" The next industry disruptor has strong potential to emerge from the eastern part of the world.”

  11 min 38 sec to read
" The next industry disruptor has strong potential to emerge from the eastern part of the world.”

The Global Brainstorm is an event for Global Entrepreneurship Week (GEW), an international initiative started in 2008 aimed at introducing entrepreneurship among the world’s youth. It was launched in the United Kingdom to connect the Global Entrepreneurship Network via informative and inspiring interactions, live online. It uses the Whether System, a brainstorming technique which is an advanced thinking process designed to help overcome inherent fears and generate fresh, new ideas. Designed to facilitate critical and creative thinking whilst contributing to a constructive conversation, The Global Brainstorm is the brain-child of the lateral thinker Celia Gates. Author of From Brainwave to Business, shortlisted by the Chartered Management Institute for Innovation and Entrepreneurship book of the year and Energizing Fresh Thinking with the Whether System, Gates was recently in Kathmandu to participate in the “Think and Grow Workshop” organised jointly by Nepal Entrepreneurs’ Hub (NEHUB) in collaboration with King’s College, Bottlers Nepal Limited and Vianet Communications. Madan Lamsal, Editor-in-Chief of New Business Age, talked to Gates on the sidelines of the event about the techniques and tools developed by her, constraints for developing the Nepali entrepreneurial ecosystem, among other issues. Excerpts:  

You have trained many entrepreneurs in developing as well as in developed countries. What challenges do you think entrepreneurs are facing in developing countries like Nepal?
Entrepreneurs all over the world face challenges identifying and targeting market sectors with solutions of value, made compellingly available. Difficulties may differ between developed and developing countries when accessing information, finance and viable markets.  Entrepreneurial business startup models often exported by developed countries and taught in developing countries, suggest stepping-stones to successes seen in places like Silicon Valley. This is a disappointing reality. We know a successful business grows by adapting to embrace the unique conditions of the ecosystem it is entering. 

In some countries, it is acceptable to promote a ‘fail fast’ strategy.  In other countries, such a high-risk-high-reward approach can have severe and costly consequences, with prison sentences, as examples. It is easy to envy instances where start-ups secure millions simply to start a new venture when valuable, proven concepts struggle to raise fractions of such funding to expand further. We hear about the success stories. Brutal honesty suggests funding in many entrepreneurial ecosystems is simply not accessible – culturally and conditionally, the value of the market is not substantial enough to support such risk.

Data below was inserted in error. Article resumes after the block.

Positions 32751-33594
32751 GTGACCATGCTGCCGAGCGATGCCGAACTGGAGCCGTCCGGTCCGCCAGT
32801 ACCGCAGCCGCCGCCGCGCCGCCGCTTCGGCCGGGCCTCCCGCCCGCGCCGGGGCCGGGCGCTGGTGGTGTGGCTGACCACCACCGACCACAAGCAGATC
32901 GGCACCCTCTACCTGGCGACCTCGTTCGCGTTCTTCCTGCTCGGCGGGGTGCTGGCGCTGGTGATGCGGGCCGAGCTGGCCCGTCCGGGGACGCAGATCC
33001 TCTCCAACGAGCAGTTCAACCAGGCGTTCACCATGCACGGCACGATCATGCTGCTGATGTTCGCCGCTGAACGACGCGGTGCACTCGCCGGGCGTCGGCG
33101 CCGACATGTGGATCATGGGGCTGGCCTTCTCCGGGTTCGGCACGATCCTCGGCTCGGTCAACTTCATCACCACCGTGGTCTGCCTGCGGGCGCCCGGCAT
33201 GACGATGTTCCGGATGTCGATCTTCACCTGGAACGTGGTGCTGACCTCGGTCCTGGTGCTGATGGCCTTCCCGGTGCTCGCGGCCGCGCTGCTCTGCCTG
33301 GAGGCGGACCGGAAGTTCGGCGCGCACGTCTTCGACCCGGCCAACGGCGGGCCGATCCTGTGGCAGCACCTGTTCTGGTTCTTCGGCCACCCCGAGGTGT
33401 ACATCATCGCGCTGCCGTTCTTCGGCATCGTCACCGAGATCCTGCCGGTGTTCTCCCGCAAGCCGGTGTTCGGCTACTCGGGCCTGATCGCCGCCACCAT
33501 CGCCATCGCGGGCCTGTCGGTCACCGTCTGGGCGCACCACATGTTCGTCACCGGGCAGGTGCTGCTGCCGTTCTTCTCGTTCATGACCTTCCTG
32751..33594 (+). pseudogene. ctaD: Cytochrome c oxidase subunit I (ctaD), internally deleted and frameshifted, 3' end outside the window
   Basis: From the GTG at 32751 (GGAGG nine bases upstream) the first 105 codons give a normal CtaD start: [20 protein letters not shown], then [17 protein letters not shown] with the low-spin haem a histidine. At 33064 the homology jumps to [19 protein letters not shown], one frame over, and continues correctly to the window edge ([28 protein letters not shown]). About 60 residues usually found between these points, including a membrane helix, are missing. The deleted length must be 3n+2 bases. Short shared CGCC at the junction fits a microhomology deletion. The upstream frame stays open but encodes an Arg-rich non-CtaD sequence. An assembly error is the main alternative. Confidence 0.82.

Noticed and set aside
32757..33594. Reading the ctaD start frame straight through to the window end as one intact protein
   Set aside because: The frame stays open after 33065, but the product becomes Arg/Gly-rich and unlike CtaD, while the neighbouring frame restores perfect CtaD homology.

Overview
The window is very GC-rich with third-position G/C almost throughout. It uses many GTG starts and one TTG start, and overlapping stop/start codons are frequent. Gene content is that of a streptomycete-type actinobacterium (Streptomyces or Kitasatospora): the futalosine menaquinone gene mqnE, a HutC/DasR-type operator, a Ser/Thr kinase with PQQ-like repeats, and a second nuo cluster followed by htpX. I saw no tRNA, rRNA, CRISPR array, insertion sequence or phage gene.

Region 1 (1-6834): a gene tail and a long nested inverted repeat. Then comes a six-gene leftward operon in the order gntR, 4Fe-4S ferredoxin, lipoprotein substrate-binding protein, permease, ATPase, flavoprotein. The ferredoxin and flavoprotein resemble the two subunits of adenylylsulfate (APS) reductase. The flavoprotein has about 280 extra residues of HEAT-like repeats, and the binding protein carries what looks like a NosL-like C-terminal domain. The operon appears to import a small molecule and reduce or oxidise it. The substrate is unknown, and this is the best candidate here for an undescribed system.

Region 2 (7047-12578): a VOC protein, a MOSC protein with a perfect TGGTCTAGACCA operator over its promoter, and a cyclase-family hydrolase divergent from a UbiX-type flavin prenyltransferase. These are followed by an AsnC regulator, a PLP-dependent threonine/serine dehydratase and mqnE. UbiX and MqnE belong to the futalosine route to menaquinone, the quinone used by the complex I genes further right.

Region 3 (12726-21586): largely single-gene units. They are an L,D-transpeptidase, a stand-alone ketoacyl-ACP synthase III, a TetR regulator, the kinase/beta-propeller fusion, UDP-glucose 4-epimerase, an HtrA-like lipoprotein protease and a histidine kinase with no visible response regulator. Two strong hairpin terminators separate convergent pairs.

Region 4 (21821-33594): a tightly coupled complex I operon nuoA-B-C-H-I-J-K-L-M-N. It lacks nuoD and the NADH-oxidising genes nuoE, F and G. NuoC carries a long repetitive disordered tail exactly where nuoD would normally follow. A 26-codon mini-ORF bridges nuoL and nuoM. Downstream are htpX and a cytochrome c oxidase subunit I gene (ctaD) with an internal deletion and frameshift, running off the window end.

Moreover, investing in a startup is high risk – you are investing in the vision of an entrepreneur, a human being on a mission, driven by passion.  Who knows where this journey goes?  Smart actions and innovative adaptions are required.  By developing critical and creative thinking skills and training how to navigate the unknown, each entrepreneur is better able to design his or her unique success strategy - building on what you’ve got rather than what you wish you had. We’re all in various stages of development - evolving in iterations, some in baby steps, others in leaps and bounds. Learn quickly, what you need to know to broaden your perspective, learn what not to do from the mistake’s others have made, make a decision, take action, evaluate; work out what works for you and do more of it.  One of the greatest challenges, ultimately – for everybody - is trusting yourself, knowing you know better than anyone else, what will best work for you within your environment.

What types of opportunities do you see for the entrepreneurs in our part of the world?
I have a phrase to quote in answer to your question; “If innovation has got us into this mess, innovation will get us out again.” Innovation is an improved solution to an existing problem. Wherever there are problems, opportunities for innovative ideas and constructive solutions exist. The real opportunity is in perceiving how to turn a problem into a profitable product – a solution or service that you, as an entrepreneur, are passionate to pursue.

That said, I was stunned by the history and beauty of Kathmandu and the friendliness of the people I met. I have yet to visit more of Nepal, though views from the air showed how much unspoilt nature still prevails. As this treasured natural resource loses its free footing around the world, I have to believe protected nature opens eco-tourism opportunities that will grow with the demand for high quality, traditionally crafted, natural materials, sustainably sourced.

More than the opportunity to attract more foreigners, Nepal has much to offer the world. If trade standards can match those set by large purchasing powers such as the EU – the opportunities are over to you.  Certainly, I returned home with a taste for ‘Himalayan Breakfast’ tea over my English alternative!

Equally, as global cyber and physical systems connect and collide with big data, artificial intelligence, 3d printing, digital currency, more mobile technology and greater connectivity, plenty of opportunities exist for all problem solvers and established entrepreneurs. In a less regulated environment, there is more scope for innovation. The Financial Technology– Fintech Global Brainstorm of November 2017, strongly suggested the next industry disruptor was unlikely to come from Europe and was more likely to emerge from the Eastern part of the world. By focusing on delivering efficient digital financial services and opening up physical locations as start-up connection-points with product development and advisory information to support the next business generation, countries like Nepal need not look to all the ways of developed countries to better accelerate growth.

Human beings have become complex individuals and have forgotten to think. How have you been able to simplify the process?